FAQs

Am I right for King’s?

How do I know if I’m the right standard to be a King’s Organ Scholar?

Most candidates will be of ARCO standard or above, but it’s best to come to play to Stephen Cleobury who will advise you.

Do I need to be a good conductor as well?

Not many candidates will have had significant experience in this area. Most important is the cultivation of good aural skills.

Is King’s right for me?

What is King’s like?

King’s is a relaxed, tolerant and informal community, in which all views are respected. It has excellent music resources, including the renowned Rowe music library; the College owns a number of fine grand pianos, a chamber organ and a practice tracker-action organ, and an excellent harpsichord; and, of course, we offer one of the finest organs in the world.

What performing opportunities do King’s Organ Scholars currently get?

In addition to the daily services in term time, the Choir has a busy concert schedule that includes international tours. Choir concerts tend to have an organ solo in each half of the programme; if concerts include a larger work such as an oratorio, the Organ Scholars often play continuo. Organ Scholars give a recital in Chapel each term, broadcast online to thousands of listeners, and are often invited to perform in Cambridge and elsewhere. King’s Organ Scholars are also offered the opportunity before they leave to record a solo recital programme for release on the King’s College label.

Applying for an organ scholarship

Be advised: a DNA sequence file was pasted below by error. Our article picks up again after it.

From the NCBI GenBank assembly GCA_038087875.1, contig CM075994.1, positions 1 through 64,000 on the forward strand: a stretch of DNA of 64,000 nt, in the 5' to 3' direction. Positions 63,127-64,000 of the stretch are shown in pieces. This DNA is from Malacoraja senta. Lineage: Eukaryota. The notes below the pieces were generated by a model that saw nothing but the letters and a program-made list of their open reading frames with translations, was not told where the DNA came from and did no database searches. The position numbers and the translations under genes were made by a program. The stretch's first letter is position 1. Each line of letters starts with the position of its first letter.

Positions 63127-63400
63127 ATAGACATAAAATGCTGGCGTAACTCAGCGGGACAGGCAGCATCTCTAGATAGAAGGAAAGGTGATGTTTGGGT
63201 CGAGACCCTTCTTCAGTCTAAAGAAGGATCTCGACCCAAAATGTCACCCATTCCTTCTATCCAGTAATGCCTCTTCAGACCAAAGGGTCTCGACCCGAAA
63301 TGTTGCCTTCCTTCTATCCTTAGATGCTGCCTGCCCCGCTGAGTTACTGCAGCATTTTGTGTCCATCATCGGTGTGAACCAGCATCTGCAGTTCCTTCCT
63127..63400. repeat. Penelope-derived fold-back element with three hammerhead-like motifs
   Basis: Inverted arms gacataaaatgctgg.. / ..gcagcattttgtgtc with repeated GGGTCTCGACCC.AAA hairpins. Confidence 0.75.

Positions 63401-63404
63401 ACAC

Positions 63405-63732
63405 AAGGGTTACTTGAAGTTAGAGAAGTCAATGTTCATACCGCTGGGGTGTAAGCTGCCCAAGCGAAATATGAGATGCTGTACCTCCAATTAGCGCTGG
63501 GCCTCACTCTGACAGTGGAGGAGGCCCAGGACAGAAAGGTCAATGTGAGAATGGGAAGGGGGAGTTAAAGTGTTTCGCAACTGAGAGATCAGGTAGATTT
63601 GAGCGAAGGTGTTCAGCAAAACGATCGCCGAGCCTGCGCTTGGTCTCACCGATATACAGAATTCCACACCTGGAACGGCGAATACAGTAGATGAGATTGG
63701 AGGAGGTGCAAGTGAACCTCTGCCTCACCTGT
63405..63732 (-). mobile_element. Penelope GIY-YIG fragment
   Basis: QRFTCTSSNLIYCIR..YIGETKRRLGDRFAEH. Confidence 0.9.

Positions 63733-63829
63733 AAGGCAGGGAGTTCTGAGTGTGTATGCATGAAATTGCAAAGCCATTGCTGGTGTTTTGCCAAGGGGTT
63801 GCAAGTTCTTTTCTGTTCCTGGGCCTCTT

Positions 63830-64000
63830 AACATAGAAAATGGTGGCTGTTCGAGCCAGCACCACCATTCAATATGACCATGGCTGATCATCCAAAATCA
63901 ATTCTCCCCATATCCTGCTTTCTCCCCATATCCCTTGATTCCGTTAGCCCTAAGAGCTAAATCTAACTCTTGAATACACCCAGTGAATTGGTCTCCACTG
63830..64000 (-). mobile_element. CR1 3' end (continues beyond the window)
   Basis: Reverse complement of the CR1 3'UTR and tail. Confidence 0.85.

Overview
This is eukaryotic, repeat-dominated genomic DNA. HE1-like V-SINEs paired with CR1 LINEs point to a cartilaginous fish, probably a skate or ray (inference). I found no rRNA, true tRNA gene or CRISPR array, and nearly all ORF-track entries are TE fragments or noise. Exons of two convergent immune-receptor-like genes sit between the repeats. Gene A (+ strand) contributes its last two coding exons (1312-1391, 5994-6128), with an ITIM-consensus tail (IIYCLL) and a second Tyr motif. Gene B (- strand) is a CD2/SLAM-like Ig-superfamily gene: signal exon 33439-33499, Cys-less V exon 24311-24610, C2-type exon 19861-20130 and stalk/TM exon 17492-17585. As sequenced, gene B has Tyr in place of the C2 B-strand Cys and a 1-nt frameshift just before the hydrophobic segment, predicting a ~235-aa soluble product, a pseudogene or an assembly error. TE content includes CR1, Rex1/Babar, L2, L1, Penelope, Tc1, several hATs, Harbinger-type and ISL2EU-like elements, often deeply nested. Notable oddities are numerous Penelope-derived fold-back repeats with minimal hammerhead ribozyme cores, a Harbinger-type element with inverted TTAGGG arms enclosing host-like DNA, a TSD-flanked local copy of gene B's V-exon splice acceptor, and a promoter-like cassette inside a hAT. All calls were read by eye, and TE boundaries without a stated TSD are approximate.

How do I apply?

See our step-by-step instructions [link] for applying to King's as a Choral Scholar. Don't forget that the Choir's director, Stephen Cleobury, is always happy to hear from those considering organ scholarships at King's. See How to apply.

Who can I contact to ask questions about the application process?

What subjects can I apply for with an organ scholarship?

All subjects are compatible with an Organ Scholarship at King's, with the exception of Medicine and Architecture.

Where can I find when organ scholarship vacancies arise?

Contact the Director of Music, Stephen Cleobury, who can advise you further, and who can answer any other questions that you may have.

Can I/Should I take a gap year?

There is no requirement either way regarding gap years; some organ scholars at King’s have taken gap years, part of which they used to further their playing before coming to King’s. It is important to consider how your gap year will prepare you both for your subject course and an organ scholarship at King’s, and you may find it a topic of conversation as part of the interview and audition process.

How can I best prepare for the audition?

You are required to play one of the four Bach Trio movements and one other piece of your choice. It’s best to play something that shows a different set of skills from the Trio and has a contrasting character. Your chosen piece is played on the King’s organ, unlike the Bach, which is usually played on a smaller ‘classical’ instrument in one of the other college chapels, so you might like to consider what repertoire makes good use of the instrument. Other examinations, such as RCO diplomas, require keyboard tests similar to those at the organ scholarship auditions, and they are a good source of experience.

Life after King’s

Where do organ scholars continue their musical life after King’s?

Past organ scholars have chosen a great variety of careers. Some have become conductors, some organ recitalists, some cathedral and collegiate directors of music. Composing, piano-playing, teaching: there are many possibilities.

What if becoming a professional musician isn’t for me?

The possession of a degree in music, or in another discipline, coupled with the unique experience gained as an organ scholar, will stand you in good stead in many non-musical contexts.

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